Legal maxim
A legal maxim is an established principle or proposition. The Latin
Latin is an Italic language originally spoken in Latium and Ancient Rome. It, along with most European languages, is a descendant of the ancient Proto-Indo-European language. Although it is considered a dead language, a number of scholars and members of the Christian clergy speak it fluently, and...

 term, apparently a variant on maxima, is not to be found in Roman law
Roman law
Roman law is the legal system of ancient Rome, and the legal developments which occurred before the 7th century AD — when the Roman–Byzantine state adopted Greek as the language of government. The development of Roman law comprises more than a thousand years of jurisprudence — from the Twelve...

 with any meaning exactly analogous to that of a legal maxim in the Medieval or modern sense of the word, but the treatises of many of the Roman jurists on Regular definitiones, and Sententiae juris are, in some measure, collections of maxims. Most of the Latin maxims developed in the Medieval era in European countries that used Latin as their language for law and courts.

The attitude of early English
England is a country that is part of the United Kingdom. It shares land borders with Scotland to the north and Wales to the west; the Irish Sea is to the north west, the Celtic Sea to the south west, with the North Sea to the east and the English Channel to the south separating it from continental...

 commentators towards the maxims of the law was one of unmingled adulation. In Thomas Hobbes
Thomas Hobbes
Thomas Hobbes of Malmesbury , in some older texts Thomas Hobbs of Malmsbury, was an English philosopher, best known today for his work on political philosophy...

, Doctor and Student (p. 26), they are described as of the same strength and effect in the law as statutes. Not only, observes Francis Bacon
Francis Bacon
Francis Bacon, 1st Viscount St Albans, KC was an English philosopher, statesman, scientist, lawyer, jurist, author and pioneer of the scientific method. He served both as Attorney General and Lord Chancellor of England...

 in the Preface to his Collection of Maxims, will the use of maxims be in deciding doubt and helping soundness of judgment, but, further, in gracing argument, in correcting unprofitable subtlety, and reducing the same to a more sound and substantial sense of law, in reclaiming vulgar errors, and, generally, in the amendment in some measure of the very nature and complexion of the whole law.

A similar note was sounded in Scotland
Scotland is a country that is part of the United Kingdom. Occupying the northern third of the island of Great Britain, it shares a border with England to the south and is bounded by the North Sea to the east, the Atlantic Ocean to the north and west, and the North Channel and Irish Sea to the...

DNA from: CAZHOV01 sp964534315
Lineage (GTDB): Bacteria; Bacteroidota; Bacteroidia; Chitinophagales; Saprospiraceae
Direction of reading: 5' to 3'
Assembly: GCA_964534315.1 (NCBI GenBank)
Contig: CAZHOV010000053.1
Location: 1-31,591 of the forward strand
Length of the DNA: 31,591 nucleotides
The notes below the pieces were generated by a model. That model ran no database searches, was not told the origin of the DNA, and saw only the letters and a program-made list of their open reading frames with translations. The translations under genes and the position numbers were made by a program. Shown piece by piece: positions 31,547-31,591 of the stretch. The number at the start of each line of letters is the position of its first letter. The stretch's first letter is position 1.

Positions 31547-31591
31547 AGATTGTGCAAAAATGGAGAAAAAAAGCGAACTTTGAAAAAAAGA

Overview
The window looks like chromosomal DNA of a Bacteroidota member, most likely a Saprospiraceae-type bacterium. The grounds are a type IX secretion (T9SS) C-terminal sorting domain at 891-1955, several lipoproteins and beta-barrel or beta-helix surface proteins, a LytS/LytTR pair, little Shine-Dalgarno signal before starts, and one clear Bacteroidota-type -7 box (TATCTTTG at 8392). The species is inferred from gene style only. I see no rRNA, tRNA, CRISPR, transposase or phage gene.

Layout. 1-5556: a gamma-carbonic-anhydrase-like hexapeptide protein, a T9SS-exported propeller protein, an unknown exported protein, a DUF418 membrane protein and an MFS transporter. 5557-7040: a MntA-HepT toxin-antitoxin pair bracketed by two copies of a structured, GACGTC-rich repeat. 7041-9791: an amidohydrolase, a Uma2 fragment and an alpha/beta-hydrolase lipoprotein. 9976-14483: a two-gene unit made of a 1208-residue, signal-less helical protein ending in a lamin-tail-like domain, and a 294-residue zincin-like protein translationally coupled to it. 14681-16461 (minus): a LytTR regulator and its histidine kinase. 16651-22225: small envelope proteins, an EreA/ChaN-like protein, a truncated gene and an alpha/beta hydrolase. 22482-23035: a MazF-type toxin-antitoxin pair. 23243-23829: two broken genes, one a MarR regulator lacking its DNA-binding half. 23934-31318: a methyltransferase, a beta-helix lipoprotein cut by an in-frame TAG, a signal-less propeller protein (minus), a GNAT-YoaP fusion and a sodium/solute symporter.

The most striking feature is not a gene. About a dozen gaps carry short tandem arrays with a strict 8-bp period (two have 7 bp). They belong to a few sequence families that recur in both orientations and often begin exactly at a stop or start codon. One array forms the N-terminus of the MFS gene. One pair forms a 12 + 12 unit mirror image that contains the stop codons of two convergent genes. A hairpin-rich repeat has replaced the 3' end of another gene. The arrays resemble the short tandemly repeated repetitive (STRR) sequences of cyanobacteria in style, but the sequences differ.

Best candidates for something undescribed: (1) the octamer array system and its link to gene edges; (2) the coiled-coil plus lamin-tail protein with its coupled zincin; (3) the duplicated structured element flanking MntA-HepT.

; and it has been well observed that a glance at the pages of Morrisons Dictionary or at other early reports will show how frequently in the older Scots law questions respecting the rights, remedies and liabilities of individuals were determined by an immediate reference to legal maxims.

In later times, less value has been attached to the maxims of the law, as the development of civilization
Civilization is a sometimes controversial term that has been used in several related ways. Primarily, the term has been used to refer to the material and instrumental side of human cultures that are complex in terms of technology, science, and division of labor. Such civilizations are generally...

 and the increasing complexity of business relations have shown the necessity of qualifying the propositions which they enunciate. But both historically and practically, they must always possess interest and value.

The principal collections of legal maxims are:
English Law,
  • Francis Bacon, Collection of Some Principal Rules and Maxims of the Common Law (1630);
  • Noy, Treatise of the principal Grounds and Maxims of the Law of England (1641, 8th ed., 1824);
  • Wingate, Maxims of Reason (1728);
  • Francis, Grounds and Rudiments of Law and Equity (2nd ed. 1751);
  • Lofft (annexed to his Reports, 1776);
  • Broom, Legal Maxims (yth ed. London, 1900).

Scots Law:
  • Lord Trayner, Latin Maxims and Phrases (2nd ed., 1876);
  • Stair, Institutions of the Law of Scotland, with Index by More (Edinburgh, 1832).

American Treatises
  • A. I. Morgan, English Version of Legal Maxims (Cincinnati, 1878);
  • S. S. Peloubet, Legal Maxims in Law and Equity (New York, 1880).
  • John Bouvier
    John Bouvier
    John Bouvier , American jurist and legal lexicographer, was born in Codognan, France.In 1802 his family, who were Quakers , emigrated to America and settled in Philadelphia. In 1808, he began a printing business, and in 1810, he wed Elizabeth Widdifield, with whom he had one daughter, Hannah Mary...

    , A Law Dictionary: Adapted to the Constitution and Laws of the United States of America and of the Several States of the American Union, Revised Sixth Edition, 1856. A long list of maxims is contained in the section for the letter "M".
  • Anonymous, Latin for Lawyers, Chapter II, "A Collection of over one thousand Latin maxims, with English translations, explanatory notes, and cross-references", Sweet and Maxwell, 1915.
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